During the Cold War, the line between fiction and nonfiction was closely policed. That’s part of why books like In Cold Blood and The Executioner’s Song were thought to be so challenging when they were published. What they challenged was that line. The line has been effaced, but not the widespread feeling that it ought to be there. Children of the scientific revolution, we like to know  whether what we’re being told is actual or hypothetical. This does not, however, capture the difference between what we mean by “true” and “false,” which are much bigger, more complicated words. The vulgar association of truth with actuality is a failing that springs from the natural hostility of the commercial mind to the unbridled imagination.

In our spoken dealings with each other, it is probably best to be frank about what we know to be the case. Writing, however, requires more testing. Almost everything that is written down is a kind of history, a claim that something did or didn’t happen. What thinking minds have discovered in recent years is that the fictional can be true. Middlemarch is true in a way that no history of England at the time of the Reform Bill could possibly be. We have come to see the virtues of touching up accounts of actual occurrences with fictional devices, some of them as innocent as the stitching together into one speech of internally consistent remarks made by one person on two occasions, some of them a lot more inventive. One of the purposes of education is to provide readers with the ability to gauge how close the alignment of actuality and truth ought to be in any given case.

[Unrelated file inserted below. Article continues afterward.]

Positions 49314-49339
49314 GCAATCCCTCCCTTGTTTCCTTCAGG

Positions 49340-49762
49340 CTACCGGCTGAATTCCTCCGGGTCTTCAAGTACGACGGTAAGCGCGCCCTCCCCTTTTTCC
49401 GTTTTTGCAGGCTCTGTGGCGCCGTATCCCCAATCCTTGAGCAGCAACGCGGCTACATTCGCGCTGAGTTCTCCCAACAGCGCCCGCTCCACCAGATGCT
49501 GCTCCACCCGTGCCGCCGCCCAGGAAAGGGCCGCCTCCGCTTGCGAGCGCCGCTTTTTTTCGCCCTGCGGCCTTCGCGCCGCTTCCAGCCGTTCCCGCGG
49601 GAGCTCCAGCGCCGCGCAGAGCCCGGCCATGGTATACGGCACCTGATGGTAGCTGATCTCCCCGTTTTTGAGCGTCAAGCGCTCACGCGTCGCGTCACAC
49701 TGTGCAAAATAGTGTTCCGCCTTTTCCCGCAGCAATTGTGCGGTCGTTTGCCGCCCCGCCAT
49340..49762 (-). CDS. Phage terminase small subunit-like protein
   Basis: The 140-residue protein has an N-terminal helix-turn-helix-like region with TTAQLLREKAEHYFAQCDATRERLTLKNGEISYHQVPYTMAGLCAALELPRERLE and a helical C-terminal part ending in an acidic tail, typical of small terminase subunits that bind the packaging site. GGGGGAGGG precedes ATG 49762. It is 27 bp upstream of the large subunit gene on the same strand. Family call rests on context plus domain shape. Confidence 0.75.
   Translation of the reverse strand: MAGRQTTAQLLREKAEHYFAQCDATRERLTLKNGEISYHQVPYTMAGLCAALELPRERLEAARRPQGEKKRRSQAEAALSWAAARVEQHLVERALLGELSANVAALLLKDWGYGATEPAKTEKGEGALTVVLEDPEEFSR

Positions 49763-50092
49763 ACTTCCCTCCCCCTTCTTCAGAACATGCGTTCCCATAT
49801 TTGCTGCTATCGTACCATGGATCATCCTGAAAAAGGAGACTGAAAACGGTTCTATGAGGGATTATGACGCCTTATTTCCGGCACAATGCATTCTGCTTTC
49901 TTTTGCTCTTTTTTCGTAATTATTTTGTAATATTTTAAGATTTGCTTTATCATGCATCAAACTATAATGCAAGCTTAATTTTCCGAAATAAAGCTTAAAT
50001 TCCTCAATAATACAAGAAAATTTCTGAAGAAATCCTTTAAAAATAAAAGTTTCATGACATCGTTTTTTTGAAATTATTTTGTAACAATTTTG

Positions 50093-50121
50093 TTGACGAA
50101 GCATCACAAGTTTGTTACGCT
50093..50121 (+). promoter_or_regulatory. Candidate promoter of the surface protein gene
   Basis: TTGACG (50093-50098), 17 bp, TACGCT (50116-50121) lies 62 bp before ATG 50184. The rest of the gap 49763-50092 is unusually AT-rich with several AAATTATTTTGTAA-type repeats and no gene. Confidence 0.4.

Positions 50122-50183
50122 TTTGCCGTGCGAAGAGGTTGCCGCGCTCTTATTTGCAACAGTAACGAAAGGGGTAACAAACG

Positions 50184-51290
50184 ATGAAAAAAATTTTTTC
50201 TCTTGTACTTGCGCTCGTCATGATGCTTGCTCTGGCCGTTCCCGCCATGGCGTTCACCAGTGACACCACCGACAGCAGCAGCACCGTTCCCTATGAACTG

William Maxwell’s work teaches us that truth and falsity are not philosophical absolutes, at least not for the likes of us mortals. They will help us to distinguish what happened from what didn’t only indirectly, by calling on things that we know that are not part of the story. Why else should I find that what Maxwell says happened in Lincoln, Illnois in the winter of 1918-19 is interesting? There are still people who believe that fiction is a waste of time because it’s “just made up.” But made up of what? Great literature is made up of truth. In that regard, it all really happened.

Reading Note:
Finding Fault
13 July 2015

Which way is up?

Over the weekend, which I devoted just about exclusively to reading William Maxwell (or reading about him), I discovered an essay from The New York Review of Books that I missed when it appeared, in 2010. Edward Mendelson writes à propos of the Library of America publication, in two volumes, of the bulk of Maxwell’s fiction — the very books that I have been leafing through. Less than attentive, I confused Mendelson with Daniel Mendelsohn. Mendelsohn is a classicist who writes about popular entertainment as well, and I was piqued to find that he was taking a look at Maxwell, who wouldn’t seem to fit beneath any of his rubrics (a third being the problem of the gay artist). Except he wasn’t: it was Edward Mendelson, without the second ‘s’ but also without the ‘h,’ who was going after Maxwell.